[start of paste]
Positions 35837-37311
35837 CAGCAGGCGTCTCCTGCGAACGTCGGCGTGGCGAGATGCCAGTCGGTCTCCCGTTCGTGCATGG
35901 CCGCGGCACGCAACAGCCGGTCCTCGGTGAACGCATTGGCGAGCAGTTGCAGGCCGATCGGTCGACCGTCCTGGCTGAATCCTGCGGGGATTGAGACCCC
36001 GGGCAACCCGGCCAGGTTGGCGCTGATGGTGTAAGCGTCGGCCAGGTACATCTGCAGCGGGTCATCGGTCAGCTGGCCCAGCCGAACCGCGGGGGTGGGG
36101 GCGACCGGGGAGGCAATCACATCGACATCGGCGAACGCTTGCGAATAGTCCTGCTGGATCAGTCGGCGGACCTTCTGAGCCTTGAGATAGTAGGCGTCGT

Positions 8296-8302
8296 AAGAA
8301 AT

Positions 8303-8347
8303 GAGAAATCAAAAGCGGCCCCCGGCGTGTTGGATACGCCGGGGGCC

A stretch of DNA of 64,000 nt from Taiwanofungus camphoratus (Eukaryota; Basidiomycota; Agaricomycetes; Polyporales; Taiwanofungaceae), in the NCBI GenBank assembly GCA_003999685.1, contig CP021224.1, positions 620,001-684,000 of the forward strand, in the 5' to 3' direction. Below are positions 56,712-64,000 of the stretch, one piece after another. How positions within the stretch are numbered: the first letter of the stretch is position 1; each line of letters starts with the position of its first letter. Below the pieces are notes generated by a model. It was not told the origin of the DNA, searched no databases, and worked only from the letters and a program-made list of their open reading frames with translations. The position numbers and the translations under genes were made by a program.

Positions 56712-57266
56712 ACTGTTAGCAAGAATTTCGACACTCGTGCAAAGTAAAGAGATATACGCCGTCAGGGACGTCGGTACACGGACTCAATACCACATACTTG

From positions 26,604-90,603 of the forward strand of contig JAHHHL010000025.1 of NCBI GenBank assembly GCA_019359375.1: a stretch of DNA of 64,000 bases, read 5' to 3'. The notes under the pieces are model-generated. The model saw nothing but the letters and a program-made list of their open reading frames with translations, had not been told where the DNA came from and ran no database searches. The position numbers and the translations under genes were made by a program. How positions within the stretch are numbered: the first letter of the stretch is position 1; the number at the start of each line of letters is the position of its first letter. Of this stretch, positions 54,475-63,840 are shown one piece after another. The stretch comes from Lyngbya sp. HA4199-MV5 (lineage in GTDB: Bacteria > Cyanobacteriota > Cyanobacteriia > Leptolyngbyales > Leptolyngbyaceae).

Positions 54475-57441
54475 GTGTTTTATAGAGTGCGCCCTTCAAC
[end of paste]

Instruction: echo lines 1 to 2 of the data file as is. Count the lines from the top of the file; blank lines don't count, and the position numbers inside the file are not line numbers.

Positions 35837-37311
35837 CAGCAGGCGTCTCCTGCGAACGTCGGCGTGGCGAGATGCCAGTCGGTCTCCCGTTCGTGCATGG